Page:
Toyota’s new magnet won’t depend on some key rare-earth minerals
Wednesday February 28, 2018. 02:32 PM , from Ars Technica
Enlarge / Annealed neodymium iron boron magnets sit in a barrel prior to being crushed into powder at Neo Material Technologies Inc.'s Magnequench Tianjin Co. factory in Tianjin, China, on Friday, June 11, 2010. Photographer: Doug Kanter/Bloomberg via Getty Images. (credit: Getty Images)
Toyota says it has invented a new magnet for high-energy applications like electric motors that uses a fraction of the amount of neodymium (a rare-earth element) of a standard iron, boron, neodymium (NdFeB) magnet.
Rare-earth magnets are used in many hybrid vehicles, some all-electric vehicles, and in other applications like wind turbines and robotics.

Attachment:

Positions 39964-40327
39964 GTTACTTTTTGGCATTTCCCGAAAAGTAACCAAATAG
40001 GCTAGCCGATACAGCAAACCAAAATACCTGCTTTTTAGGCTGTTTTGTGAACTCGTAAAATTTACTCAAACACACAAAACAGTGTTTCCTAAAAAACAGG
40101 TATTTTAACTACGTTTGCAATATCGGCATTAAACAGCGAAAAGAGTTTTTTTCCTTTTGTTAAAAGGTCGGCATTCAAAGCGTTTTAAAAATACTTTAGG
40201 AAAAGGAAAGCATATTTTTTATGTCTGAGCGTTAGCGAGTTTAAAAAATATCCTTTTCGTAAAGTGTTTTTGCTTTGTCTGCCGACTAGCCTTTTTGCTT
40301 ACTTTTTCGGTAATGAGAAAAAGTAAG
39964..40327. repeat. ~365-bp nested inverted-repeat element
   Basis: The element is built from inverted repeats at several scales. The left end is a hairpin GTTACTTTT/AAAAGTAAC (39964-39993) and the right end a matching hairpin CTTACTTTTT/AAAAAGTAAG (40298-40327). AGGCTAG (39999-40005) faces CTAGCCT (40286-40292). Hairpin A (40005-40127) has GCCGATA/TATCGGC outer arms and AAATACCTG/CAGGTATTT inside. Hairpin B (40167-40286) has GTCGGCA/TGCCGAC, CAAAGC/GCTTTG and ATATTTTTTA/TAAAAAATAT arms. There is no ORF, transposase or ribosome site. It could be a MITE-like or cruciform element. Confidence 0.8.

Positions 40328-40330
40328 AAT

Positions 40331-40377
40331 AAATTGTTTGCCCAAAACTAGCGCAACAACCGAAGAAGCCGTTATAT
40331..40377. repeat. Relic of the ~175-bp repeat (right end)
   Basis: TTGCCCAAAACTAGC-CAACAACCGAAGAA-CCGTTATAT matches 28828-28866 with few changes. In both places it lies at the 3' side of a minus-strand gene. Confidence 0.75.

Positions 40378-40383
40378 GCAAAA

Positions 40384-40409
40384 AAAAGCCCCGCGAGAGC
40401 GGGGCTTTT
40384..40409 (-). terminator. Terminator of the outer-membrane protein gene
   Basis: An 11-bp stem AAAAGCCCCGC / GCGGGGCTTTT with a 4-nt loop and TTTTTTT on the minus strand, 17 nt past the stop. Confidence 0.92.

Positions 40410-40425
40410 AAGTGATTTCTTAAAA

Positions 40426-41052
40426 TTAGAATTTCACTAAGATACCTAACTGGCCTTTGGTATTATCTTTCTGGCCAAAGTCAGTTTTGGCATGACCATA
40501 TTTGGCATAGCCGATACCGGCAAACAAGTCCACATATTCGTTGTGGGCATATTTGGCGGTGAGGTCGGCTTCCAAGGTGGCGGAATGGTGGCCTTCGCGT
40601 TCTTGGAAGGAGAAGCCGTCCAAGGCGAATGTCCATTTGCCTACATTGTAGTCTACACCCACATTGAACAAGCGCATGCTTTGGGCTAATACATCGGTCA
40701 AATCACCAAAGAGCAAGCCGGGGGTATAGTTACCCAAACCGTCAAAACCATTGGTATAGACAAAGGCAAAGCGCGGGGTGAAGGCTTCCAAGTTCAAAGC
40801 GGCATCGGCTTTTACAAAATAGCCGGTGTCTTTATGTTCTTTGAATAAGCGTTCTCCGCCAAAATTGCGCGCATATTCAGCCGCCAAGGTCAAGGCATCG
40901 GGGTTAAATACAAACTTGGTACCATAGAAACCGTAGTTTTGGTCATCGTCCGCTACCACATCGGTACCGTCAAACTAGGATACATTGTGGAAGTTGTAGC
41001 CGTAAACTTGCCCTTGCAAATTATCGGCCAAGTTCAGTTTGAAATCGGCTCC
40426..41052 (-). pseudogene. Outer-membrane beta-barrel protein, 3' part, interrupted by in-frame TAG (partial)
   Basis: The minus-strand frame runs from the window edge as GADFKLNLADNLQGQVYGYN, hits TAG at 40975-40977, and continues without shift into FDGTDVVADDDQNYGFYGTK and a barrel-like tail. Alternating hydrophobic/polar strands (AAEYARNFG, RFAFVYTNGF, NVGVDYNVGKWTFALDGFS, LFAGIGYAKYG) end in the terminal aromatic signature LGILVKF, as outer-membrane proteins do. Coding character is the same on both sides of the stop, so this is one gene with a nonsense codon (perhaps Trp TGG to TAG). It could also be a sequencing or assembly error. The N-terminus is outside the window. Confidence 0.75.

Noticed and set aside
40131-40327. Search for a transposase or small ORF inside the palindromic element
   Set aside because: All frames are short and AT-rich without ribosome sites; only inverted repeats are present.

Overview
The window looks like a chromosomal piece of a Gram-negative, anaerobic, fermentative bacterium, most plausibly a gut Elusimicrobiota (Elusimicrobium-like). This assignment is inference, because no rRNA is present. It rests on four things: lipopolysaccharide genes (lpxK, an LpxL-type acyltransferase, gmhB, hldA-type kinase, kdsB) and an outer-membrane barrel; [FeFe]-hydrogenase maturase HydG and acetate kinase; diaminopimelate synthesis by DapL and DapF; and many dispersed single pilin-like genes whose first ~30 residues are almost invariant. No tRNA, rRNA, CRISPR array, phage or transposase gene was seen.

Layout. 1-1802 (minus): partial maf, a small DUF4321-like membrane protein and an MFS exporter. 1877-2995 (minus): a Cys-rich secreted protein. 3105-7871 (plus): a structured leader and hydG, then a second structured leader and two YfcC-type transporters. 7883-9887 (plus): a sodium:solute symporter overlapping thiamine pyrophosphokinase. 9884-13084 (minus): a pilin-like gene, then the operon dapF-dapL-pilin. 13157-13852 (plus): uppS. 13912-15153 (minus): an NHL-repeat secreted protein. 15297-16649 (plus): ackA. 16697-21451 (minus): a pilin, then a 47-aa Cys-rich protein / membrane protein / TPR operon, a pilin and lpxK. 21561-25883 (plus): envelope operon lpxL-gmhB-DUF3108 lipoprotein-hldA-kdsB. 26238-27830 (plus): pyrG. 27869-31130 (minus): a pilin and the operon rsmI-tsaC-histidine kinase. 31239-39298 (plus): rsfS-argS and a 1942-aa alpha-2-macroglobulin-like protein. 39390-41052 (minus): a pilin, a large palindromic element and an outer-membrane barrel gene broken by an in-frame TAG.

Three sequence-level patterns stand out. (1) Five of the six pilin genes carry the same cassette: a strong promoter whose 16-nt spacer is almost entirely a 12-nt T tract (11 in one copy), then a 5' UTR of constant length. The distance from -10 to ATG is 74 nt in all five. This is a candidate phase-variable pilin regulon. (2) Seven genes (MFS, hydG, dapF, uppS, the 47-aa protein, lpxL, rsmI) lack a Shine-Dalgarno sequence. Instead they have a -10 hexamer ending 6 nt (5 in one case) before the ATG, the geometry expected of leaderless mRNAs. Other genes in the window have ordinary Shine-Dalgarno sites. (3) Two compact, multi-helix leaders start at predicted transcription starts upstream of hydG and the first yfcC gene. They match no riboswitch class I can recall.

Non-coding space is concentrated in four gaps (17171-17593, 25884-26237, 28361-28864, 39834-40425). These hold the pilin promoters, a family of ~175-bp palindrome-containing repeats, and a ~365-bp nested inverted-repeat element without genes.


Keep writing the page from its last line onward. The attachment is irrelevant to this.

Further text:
Although 'rare' is a bit of a misnomer for a material like neodymium (high demand has led to relatively high production volumes), Toyota notes that 'there are concerns that shortages will develop as electrified vehicles, including hybrid and battery electric vehicles, become increasingly popular in the future.' That concern is compounded by the concentration of rare-earth mining: although attempts have been made to mine rare-earth metals in the US and other parts of the world, a preponderance of rare-earth mining occurs in China. That country threatened to stop exporting neodymium and other rare earths in 2011, which sent prices for the metals soaring. If China were to use rare-earth access as a geopolitical tool again, it could significantly impact companies like Toyota that depend on rare earths to build flagship products like the Prius.
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